The second stage is the relaxation stage. The baby is placed skin to skin with the mother covered with a warm, dry towel or blanket. During the relaxation stage, the newborn exhibits no mouth movements and the hands are relaxed. This stage usually begins when the birth cry has stopped.

Stage 3: Awakening

The third stage is the awakening stage. This stage usually begins about 3 minutes after birth. The newborn in the awakening stage may exhibit head movements, open his eyes, show some mouth activity and might move his shoulders. S/He is feeling the wide spaces around him, no longer tightly confined in the uterus but free to stretch.

Stage 4: Activity

The fourth stage is the activity stage. During this stage, the newborn begins to make increased mouthing and sucking movements - the rooting reflex becomes more obvious. This stage usually begins about 8 minutes after birth.

Stage 5: Rest

At any point, the baby may rest. The baby may have periods of resting between periods of activity (using sliding, pushing, leaping and crawling movements) throughout the first hour or so after birth. Just let him be and he will continue in his own time. Don’t rush him. Enjoy this time together.

Stage 6: Crawling

The sixth stage is the crawling stage. The baby approaches the breast during this stage with short periods of action that result in reaching the breast and nipple. This stage usually begins about 35 minutes after birth.

Stage 7: Familiarization

The seventh stage is called familiarization. During this stage, the newborn becomes acquainted with the food source by licking the nipple and touching and massaging the breast. This stage usually begins around 45 minutes after birth and could last for 20 minutes or more.

Stage 8: Suckling

The eighth stage is suckling. During this stage, the newborn takes the nipple, self-attaches and suckles. This early experience of learning to breastfeed usually begins about an hour after birth. If the mother had pain medication during labor, it may take more time for the baby to complete the stages and begin suckling.

Stage 9: Sleep

The final stage is sleep. The baby and sometimes the mother fall into a restful sleep. Babies usually fall asleep about 1½ to 2 hours after birth.

Delayed Cord Clamping

Another element of the Golden Hour is delayed cord clamping. It allows for the flow of blood from the placenta to the newborn, which improved red blood cell volume, increased birth weight, and greater iron stores in infants at 6 months of age.

Exact amount of time given before cutting the cord vary between individual providers and institutions, the WHO recommends clamping the cord 1 to 3 minutes after birth, the amount of time that is generally required for the cord to cease pulsating. Guidelines also show that the additional 1 to 3 minutes of placental blood flow due to delayed cord clamping have not been shown to increase the risk of HIV transmission from mother to newborn and thus encourage delayed cord clamping as a best practice for mothers and newborns, except for those babies in need of immediate resuscitation. Discuss delayed cord clamping with your Health Care Provider.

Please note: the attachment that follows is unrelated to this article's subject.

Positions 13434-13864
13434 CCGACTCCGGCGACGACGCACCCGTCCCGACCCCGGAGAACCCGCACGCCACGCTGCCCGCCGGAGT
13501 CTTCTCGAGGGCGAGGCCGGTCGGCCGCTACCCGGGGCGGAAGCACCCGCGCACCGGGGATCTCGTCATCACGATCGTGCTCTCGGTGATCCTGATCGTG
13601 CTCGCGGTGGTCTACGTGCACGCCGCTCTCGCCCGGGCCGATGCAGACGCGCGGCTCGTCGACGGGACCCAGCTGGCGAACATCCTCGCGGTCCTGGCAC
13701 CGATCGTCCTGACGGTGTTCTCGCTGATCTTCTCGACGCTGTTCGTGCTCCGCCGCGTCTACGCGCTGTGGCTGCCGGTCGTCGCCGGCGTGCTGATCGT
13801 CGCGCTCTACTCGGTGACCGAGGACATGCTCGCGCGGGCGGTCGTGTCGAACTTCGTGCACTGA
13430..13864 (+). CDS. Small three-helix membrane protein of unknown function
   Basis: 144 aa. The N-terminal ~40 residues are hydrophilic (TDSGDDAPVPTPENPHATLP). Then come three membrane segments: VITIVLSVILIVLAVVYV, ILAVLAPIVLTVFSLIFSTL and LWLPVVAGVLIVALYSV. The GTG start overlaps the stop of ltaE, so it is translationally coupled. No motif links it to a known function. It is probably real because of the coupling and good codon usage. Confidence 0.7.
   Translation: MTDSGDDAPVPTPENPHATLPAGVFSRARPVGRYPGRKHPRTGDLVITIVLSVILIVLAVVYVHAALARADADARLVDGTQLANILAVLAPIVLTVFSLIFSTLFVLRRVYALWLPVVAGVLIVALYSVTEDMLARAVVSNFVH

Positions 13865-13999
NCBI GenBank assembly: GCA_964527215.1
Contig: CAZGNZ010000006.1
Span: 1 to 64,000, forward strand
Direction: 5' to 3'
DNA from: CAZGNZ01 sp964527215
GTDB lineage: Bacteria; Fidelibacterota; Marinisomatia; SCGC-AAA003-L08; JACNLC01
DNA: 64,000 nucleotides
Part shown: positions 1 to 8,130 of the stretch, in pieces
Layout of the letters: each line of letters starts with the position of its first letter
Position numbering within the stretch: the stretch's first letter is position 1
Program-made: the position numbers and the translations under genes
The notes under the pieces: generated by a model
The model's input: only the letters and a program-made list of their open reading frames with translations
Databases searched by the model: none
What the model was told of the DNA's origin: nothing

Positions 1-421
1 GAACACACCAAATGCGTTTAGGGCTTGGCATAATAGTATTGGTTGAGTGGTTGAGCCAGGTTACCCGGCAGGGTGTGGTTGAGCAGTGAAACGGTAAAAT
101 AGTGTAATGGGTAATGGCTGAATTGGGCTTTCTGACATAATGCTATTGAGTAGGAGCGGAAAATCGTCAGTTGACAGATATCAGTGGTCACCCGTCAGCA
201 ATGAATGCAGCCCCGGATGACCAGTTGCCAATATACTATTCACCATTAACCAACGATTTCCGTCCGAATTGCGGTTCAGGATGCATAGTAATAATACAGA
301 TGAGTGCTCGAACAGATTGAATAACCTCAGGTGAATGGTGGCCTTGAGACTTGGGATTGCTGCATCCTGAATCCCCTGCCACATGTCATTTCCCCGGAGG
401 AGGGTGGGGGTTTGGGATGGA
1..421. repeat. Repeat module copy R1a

Early Initiation of Breastfeeding

The last element of the Golden Hour that we will look at here is the early initiation of Breastfeeding.

Breastfeeding is the “latching and suckling of maternal milk of a newborn on its mother’s breast”. Breastfeeding in newborns is an instinctive response, however this is found to be true only when the newborn is left undisturbed after birth to find their way to the maternal breast. Thus if missed during the first hour baby may need more effort and attention to master the skill.

Positional stability, nipple protection and optimal milk transfer are achieved when we let baby go through the natural stages that occurs during the Golden Hour.

Breastfeeding and bonding are closely linked as they both occur on the mother’s skin and chest.

It is known that the most sensitive period for initiation of breastfeeding and bonding occurs strongest in the first hour and day following childbirth.

While first impressions last, our children do not have to start behind the eight ball! We can help our child start life at an extraordinary advantage.

Every single newborn baby is born with the full potential of the universe – and that potential is about the quality of early experience. Our earliest connection sets the stage for the connections we are to make throughout the rest of our lives. We can help lay the foundation for our child’s secure attachment, bonding and successful breastfeeding through a few simple acts like prolonged and continuous skin-to-skin contact and the early initiation of breastfeeding.

References

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#breastfeeding #skintoskin #mother #newborn #9stages